Prelude, Sarabande, and Gigue.
- How to create different emotions with choice of tonal color
- How Bach uses sequences and how to show them interpretively
- What is a Prelude, a Sarabande, a Gigue
Prelude, Sarabande, and Gigue.
Bach is the supreme genius of music… This man, (Bach) who knows everything and feels everything, cannot write one note, however unimportant it may appear, which is anything but transcendent. He has reached the heart of every noble thought, and has done it.
– Pablo Casals
As a kid, I was unbelievably fortunate to have had five of the greatest cellists of the 20th century as my mentors, my teachers. With these CelloBello lessons, I want to pass their knowledge and inspiration on to you. And I add my own perceptions from having played more than 3000 concerts, from 50 joyous years of performing and teaching.
Music is humankind's deepest, most personal form of communication. A successful performance transmits a message, affects, moves an audience. Learning to perform demands discussion of the philosophical, the psychological, the intuitive. How do we turn insights, feelings, mood, character into sound? In these lessons, I try to give you the tools of expression - practical, "how to" instrumental advice that will help you create beauty and meaning through your instrument. My greatest joy now is to help those younger than me in their own musical pursuits.
The immense satisfaction that comes from productive practice, from the process of striving and acheiving, is possible for everyone. Regardless of age or level, your growth as a player is synonymous with developing your physical and aural awareness - they are the path, the only way to mastery. We take it for granted that as musicians we listen to ourselves, but in reality our brains and hearts are filled with much that can interfere with both good physical habits and true quality listening. Everything I teach, from shaping a phrase, creating a color or bouncing the bow, I relate to a corresponding physical feeling... and to deeper and deeper levels of listening.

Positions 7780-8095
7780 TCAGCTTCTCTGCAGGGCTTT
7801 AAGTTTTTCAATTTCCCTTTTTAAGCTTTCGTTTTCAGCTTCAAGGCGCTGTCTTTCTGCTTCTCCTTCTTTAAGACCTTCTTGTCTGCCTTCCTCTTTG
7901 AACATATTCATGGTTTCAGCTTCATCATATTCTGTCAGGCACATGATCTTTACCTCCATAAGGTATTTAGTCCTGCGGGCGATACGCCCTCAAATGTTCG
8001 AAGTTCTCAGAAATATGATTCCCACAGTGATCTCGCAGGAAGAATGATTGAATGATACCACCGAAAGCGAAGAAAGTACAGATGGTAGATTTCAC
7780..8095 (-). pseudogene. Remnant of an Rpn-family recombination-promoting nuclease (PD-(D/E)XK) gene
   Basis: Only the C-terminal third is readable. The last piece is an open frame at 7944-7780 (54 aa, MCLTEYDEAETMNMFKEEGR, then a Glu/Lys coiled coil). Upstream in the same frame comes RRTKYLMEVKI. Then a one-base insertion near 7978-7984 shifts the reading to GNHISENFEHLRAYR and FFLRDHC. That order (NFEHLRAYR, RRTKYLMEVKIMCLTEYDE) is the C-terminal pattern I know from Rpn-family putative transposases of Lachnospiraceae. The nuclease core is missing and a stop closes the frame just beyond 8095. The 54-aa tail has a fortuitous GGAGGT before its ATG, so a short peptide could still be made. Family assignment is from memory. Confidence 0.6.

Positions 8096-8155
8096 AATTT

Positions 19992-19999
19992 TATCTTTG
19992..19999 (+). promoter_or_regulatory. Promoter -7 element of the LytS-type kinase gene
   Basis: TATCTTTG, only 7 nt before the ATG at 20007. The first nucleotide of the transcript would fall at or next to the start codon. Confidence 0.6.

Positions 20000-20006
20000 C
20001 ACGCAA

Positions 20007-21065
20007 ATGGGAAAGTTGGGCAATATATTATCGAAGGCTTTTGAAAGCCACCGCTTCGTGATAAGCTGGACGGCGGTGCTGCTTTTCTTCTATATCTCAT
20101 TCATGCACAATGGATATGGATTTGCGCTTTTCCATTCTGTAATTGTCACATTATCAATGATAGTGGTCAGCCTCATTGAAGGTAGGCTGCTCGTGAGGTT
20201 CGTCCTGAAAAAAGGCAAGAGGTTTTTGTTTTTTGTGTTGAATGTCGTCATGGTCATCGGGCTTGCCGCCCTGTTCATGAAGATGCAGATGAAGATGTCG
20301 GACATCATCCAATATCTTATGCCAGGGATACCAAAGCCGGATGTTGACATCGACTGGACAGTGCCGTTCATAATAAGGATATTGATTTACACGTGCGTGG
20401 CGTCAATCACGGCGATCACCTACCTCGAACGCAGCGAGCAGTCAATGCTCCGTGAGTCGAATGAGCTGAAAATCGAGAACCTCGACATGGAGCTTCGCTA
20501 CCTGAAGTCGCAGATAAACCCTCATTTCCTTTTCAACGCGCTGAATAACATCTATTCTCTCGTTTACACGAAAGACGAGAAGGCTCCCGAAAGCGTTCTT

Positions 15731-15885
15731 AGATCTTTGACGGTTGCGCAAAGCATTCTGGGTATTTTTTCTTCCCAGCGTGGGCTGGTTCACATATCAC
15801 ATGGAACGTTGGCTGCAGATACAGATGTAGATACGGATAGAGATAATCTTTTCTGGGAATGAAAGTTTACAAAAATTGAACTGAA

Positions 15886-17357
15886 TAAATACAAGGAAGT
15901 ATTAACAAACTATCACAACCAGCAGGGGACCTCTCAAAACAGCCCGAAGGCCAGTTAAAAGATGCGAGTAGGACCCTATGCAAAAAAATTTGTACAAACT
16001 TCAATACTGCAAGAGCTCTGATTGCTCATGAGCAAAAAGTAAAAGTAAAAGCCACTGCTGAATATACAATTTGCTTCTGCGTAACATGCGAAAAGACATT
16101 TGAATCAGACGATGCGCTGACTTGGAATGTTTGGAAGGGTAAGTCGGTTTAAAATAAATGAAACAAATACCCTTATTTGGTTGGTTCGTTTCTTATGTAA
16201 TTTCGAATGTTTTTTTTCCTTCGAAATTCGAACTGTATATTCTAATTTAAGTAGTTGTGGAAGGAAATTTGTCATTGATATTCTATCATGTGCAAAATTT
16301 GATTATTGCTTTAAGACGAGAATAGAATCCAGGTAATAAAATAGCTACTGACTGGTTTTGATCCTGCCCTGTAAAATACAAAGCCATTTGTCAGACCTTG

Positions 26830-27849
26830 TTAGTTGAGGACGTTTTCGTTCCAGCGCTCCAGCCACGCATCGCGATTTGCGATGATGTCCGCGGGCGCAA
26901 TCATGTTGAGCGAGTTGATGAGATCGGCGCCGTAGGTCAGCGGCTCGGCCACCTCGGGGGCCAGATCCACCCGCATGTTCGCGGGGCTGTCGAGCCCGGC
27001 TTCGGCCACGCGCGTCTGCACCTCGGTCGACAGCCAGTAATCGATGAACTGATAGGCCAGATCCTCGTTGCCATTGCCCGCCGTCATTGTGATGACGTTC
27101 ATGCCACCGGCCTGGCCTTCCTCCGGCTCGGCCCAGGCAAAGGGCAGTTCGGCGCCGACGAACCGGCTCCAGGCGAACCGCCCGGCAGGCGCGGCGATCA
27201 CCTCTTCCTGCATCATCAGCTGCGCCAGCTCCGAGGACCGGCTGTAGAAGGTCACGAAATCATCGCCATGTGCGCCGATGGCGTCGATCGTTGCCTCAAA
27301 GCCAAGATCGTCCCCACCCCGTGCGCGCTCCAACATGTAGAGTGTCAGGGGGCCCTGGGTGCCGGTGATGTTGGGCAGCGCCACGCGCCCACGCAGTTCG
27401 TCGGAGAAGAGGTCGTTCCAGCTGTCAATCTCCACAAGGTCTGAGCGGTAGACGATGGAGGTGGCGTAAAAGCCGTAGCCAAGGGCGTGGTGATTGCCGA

View the lesson with real focus and concentration. Most of these lessons are very dense with information -
while they may appear somewhat casual and much like a normal lesson, they have been planned and edited so
that every sentence means something.
Read the Feel, Think and Listen text under the video - they were carefully chosen to help you know how to practice, and there is important, supplementary information not in the video.
View the lesson more than once. Many cellists have told me that re-watching after having practiced and lived with the ideas for a week or so really helps - there is often a point or subtlety that makes more sense after a few days of struggle!
View the Essential Related Videos available to you on the right hand side of each lesson page, as together they lead to more complete understanding. There is no way in a 2 or 3 minute lesson to teach a subject completely, so realize that every lesson by itself is incomplete! All the little pieces of technique affect and inform each other, so watching bundles of related lessons really helps. A collection of isolated cello lessons that the player doesn't integrate is missing the point.
In the end, we want to transcend the frustrating technical difficulties that get in our way so that we can create, express, inspire. Individually and collectively we carry forward the tradition of our art form, enrich our own lives and bring music to those around us. Music is a human need - that's why we play! I hope these lessons help you.- Paul Katz
Boston Symphony Orchestra, Blaise Déjardin | Chicago Symphony Orchestra, John Sharp
Cleveland Orchestra, Mark Kosower | Houston Symphony Orchestra, Brinton Smith
New York Philharmonic, Carter Brey | Philadelphia Orchestra, Hai-Ye Ni
SEPTEMBER 15th, 2019
MANDARIN ORIENTAL, BOSTON
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